Sex.com: A Chapter of Prurient Jurisprudence Closes
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When Match.com founder Gary Kremen registered the domain "sex.com" 6 years ago, he had no idea the profound impact -- or headache -- the investment would have on his life.
Two years of litigation later, he was finally vindicated from the scourge of scandal as San Jose U.S. District Court Judge James Ware ruled in favor of Kremen this week, finding that one Stephen Michael Cohen was guilty of fraudulently hi-jacking the sultry site and ultimately turning it into a multi-million dollar gig.
Wary that the defendant had moved profits into offshore bank accounts, Ware also ordered Cohen, who owes his convicted felon status to fraud, to place $25 million into a federal court account until the case is completed and a final decision of damages -- if any -- is reached.
Kirk Ruthenberg, a Washington D.C.-based partner and head of the e-business practice with the law firm Sonnenschein, Nath & Rosenthal, said what is most surprising about Ware's decision, is that he opted to turn sex.com over to Kremen before any actual damages are awarded.
Ruthenberg also said it is necessary to establish an attitude of malicious intent when finding for punitive damges in a fraud case, something the Internet Corporation for Assigned Names and Numbers refers to as acting in bad faith.
How did these events transpire?
Kremen landed sex.com in May 1994 and held it until October 1995: Giant registrar Network Solutions Inc. turned it over to Cohen on the basis of a letter in which Kremen's one-time roommate supposedly ceded the name to Cohen.
Despite Kremen's claim that the letter was fake, Cohen took off with it, flourishing in a popular adult entertainment network some industry experts estimate to be worth about $250 million. Kremen sued in 1998, claiming Cohen had stolen the domain from him.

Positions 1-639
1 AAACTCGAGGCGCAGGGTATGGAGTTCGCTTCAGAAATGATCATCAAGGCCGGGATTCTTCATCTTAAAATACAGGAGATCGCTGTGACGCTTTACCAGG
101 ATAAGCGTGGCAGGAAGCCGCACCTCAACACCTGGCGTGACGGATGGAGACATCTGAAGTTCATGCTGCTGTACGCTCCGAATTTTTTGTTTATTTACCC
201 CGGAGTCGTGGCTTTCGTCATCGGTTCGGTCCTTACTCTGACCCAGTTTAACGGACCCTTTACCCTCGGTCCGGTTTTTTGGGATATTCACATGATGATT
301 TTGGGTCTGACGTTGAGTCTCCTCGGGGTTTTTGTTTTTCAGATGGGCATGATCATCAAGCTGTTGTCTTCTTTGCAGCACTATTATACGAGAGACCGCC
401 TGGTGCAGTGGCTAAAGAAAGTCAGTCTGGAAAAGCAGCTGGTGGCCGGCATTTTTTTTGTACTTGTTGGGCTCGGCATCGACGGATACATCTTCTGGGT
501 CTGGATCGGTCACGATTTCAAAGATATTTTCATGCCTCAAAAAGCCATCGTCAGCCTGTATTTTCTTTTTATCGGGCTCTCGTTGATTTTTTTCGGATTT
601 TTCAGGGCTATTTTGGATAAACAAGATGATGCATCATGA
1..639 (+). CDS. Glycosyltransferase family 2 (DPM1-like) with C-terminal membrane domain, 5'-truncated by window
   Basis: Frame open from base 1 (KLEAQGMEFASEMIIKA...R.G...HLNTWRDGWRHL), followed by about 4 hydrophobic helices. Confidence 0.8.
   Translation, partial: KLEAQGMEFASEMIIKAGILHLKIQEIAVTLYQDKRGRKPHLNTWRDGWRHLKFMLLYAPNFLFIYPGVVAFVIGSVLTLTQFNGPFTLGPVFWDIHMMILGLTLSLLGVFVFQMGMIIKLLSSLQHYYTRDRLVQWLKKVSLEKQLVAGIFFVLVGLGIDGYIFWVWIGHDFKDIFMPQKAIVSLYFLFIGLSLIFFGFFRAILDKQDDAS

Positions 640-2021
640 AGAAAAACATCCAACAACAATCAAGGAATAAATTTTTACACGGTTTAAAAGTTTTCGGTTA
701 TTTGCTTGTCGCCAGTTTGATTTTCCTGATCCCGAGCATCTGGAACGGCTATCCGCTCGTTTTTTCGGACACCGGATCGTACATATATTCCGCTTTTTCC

Still, Cohen maintained in court papers that he fairly bought the domain name for $1,000, and that he had trademark rights to sex.com arising from an online bulletin board system he ran for 16 years called "The French Connection." He would go on to countersue Kremen.
Before Monday of this week, the case was continued last August. Judge Ware dismissed Kremen's accusation that Cohen was guilty of stealing sex.com because it is not a form of tangible property.
Still, Ware's ruling this week indicates that domain name rights are protected to some degree.
Actual profits reaped from sex.com, which features scads of porn shots viewable from multiple pop-up windows, may never be known for sure, as Cohen refused to divulge financial records about his business, tossing out Fifth Amendment rights justifications to keep his financials free from the public eye.
And this secrecy, the proceedings hinted, was part and parcel of why Ware ruled in favor of Kremen. The judge made it clear that he did not approve of Cohen's attempts to hide financial details pertaining to sex.com
The case, which could prove to be a landmark in the legislation of domain name rights, has been extremely contentious, with Kremen calling Cohen a liar and a cheat and the latter calling the former a court-happy "nut."
However, evidence in the past year underlines the irony of Cohen's claim, as he himself began filing copyright infringement lawsuits against smaller companies with Web addresses containing Sex.com.
As for what Kremen, he was reportedly ecstatic about the outcome outside of court Monday. His supporters were just as happy.
Ellen Rony, co-author of "The Domain Name Handbook," supplied Kremen with litigation support for the past year.
"I am exceedingly pleased that both reason and justice have prevailed in the litigation over sex.com," Rony rold InternetNews.com v